Data presented in this manuscript are based on a subset of topics explored in the focus groups. Each session lasted about 75 min and was moderated by the study’s principal investigator (OAW, PhD, MPH, is a female Associate Professor with training in focus group moderation and prior experience moderating 24 focus groups and 50 interviews. OAW had no prior relationship to participants.) and recorded. Research team members (who took notes) and research company personnel joined the groups but were not visible to participants. Participants were told there are no right/wrong answers, as the moderator was interested in their perspectives on cigarillos and potential warning labels. After participant introductions, the moderator briefly showed images of different cigar product types (including cigarillos, traditional and filtered cigars) and explained that the session would focus on cigarillos. The moderator then asked what first comes to mind when participants think of cigarillos. Next, participants were asked what they had heard about health risks of smoking cigarillos, and whether they think cigarillos are addictive. The next question asked how much participants noticed or paid attention to current warning labels on cigarillo packs or ads. Then, participants viewed, rated and discussed three of seven cigar warning statements put forth by the FDA (see online supplemental table S1)25 (statements were split across groups) that were paired with a variety of test pictorial images (results regarding these specific statements/images are not included in this manuscript). Lastly, the moderator asked participants what they thought about moving from text-only to pictorial cigarillo warnings.

Data analysis

After session transcripts were checked for accuracy and cleaned, data were coded and analysed using a thematic analysis approach,30 consistent with previous qualitative research on this topic.22 29 Research team members cleaned and validated the transcripts, which were not returned to participants. The research team agreed that the groups achieved sufficient data saturation, with no substantive unique themes emerging by the last group. Two research team members (OAW and ZS) developed a coding guide based on questions in the moderator guide (which was based on our research questions and prior experience/literature, and included topics such as warning attention and perceived addictiveness), repeated transcript readings, and preliminary research memos and notes based on these readings. During this process, large samples of transcript text were included in the memos and annotated (by OAW) with draft codes to exemplify their use. The coding guide organised these codes per major categories of inquiry (first associations, cigarillo risk perceptions, addiction perceptions, warning attention, support for pictorial warnings).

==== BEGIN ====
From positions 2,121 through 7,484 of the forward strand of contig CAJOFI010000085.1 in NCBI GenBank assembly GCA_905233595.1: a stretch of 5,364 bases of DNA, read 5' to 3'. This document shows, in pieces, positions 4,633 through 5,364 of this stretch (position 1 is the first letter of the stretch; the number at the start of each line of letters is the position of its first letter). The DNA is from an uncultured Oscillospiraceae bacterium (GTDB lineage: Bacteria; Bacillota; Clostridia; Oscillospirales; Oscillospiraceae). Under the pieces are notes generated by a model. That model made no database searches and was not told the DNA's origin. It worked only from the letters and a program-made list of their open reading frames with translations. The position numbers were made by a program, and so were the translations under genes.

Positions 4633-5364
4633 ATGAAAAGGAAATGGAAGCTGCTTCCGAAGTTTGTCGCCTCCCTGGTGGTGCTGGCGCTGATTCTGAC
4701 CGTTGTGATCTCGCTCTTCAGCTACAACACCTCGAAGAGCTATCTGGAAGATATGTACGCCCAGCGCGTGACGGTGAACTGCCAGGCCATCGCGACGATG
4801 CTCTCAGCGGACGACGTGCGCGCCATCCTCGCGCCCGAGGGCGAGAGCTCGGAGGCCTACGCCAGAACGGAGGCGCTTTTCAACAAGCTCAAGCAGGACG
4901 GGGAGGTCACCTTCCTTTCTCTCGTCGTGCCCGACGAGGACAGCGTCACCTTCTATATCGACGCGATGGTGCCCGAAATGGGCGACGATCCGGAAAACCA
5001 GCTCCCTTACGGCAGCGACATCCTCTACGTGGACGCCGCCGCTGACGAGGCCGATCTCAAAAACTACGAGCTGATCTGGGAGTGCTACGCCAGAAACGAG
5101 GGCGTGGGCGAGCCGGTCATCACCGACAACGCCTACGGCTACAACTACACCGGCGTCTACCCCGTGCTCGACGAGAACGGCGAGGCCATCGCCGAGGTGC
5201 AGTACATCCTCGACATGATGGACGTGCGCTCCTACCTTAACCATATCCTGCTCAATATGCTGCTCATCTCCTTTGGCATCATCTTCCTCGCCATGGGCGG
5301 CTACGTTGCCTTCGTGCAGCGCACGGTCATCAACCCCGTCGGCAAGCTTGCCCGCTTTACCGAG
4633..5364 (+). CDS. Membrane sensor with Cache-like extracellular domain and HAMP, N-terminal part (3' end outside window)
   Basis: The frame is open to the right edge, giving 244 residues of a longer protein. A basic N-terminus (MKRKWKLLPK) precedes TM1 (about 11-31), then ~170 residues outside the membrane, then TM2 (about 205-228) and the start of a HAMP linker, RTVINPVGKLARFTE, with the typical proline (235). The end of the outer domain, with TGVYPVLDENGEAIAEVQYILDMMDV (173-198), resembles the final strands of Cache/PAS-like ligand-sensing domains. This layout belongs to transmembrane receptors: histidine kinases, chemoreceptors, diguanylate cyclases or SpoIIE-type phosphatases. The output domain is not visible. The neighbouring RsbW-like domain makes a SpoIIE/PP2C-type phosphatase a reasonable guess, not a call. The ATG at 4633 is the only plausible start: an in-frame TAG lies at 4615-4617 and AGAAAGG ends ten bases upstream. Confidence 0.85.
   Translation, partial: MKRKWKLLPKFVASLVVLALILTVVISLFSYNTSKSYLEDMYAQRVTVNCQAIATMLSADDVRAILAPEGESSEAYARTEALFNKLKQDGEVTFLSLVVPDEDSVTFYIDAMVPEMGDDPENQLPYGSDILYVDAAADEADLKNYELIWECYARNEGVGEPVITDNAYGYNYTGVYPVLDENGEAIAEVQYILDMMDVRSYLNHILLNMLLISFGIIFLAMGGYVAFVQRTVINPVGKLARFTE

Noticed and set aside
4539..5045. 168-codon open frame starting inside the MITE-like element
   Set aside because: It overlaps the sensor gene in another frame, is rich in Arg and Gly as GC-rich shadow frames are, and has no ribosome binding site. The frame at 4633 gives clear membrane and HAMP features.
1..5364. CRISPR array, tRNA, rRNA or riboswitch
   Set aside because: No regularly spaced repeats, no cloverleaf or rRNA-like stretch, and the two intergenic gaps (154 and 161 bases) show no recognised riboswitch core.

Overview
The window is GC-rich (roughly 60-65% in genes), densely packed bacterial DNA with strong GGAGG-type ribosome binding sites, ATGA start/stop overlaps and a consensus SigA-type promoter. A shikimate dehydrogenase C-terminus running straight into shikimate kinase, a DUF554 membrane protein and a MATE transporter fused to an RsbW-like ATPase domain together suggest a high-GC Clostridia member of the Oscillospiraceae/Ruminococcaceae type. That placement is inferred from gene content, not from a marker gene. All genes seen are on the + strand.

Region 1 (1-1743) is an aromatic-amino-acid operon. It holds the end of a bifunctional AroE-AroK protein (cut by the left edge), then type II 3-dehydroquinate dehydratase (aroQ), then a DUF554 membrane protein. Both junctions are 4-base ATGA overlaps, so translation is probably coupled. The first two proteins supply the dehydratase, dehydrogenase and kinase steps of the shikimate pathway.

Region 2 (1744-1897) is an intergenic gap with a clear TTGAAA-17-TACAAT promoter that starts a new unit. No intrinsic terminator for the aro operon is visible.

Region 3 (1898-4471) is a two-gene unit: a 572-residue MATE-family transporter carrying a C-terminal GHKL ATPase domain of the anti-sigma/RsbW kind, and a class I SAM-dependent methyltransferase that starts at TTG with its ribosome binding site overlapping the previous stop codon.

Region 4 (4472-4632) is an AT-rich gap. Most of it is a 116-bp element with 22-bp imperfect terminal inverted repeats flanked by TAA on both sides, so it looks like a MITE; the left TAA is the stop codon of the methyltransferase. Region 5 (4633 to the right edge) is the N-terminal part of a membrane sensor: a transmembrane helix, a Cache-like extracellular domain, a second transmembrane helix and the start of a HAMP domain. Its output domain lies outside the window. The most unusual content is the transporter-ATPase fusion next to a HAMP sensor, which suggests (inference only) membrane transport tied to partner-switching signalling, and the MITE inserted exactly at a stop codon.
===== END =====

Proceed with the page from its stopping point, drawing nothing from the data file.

After discussion and agreement (by OAW and ZS) on these codes and their guide definitions and application in the sampled text extracts, the codes were applied to the full transcripts using Atlas.ti software. Drafts of results were then further developed and refined based on reviews of coded transcripts (by OAW and ZS) and agreement that the results narrative fairly represented the data. Additional project team members (SKG, MJ and AS) reviewed these draft findings (participants did not review results), which initially included numerous example quotes, to further validate the descriptions in the results narrative and provide input on final quotes selected (sometimes edited for brevity and clarity).

Patient or public involvement

Patients or the public were not involved in the design, conduct, reporting or dissemination plans of our research.


Participant characteristics

Forty-two young adults from 20 US states participated in study sessions. Table 1 describes participant demographics, tobacco use history and likelihood of product use within the next 6 months, as reported in the presession participant survey. It also presents presession survey results on cigarillo harm perceptions and frequency of noticing warning labels on cigarillo packs.

Table 1

Focus group participant* demographics

First associations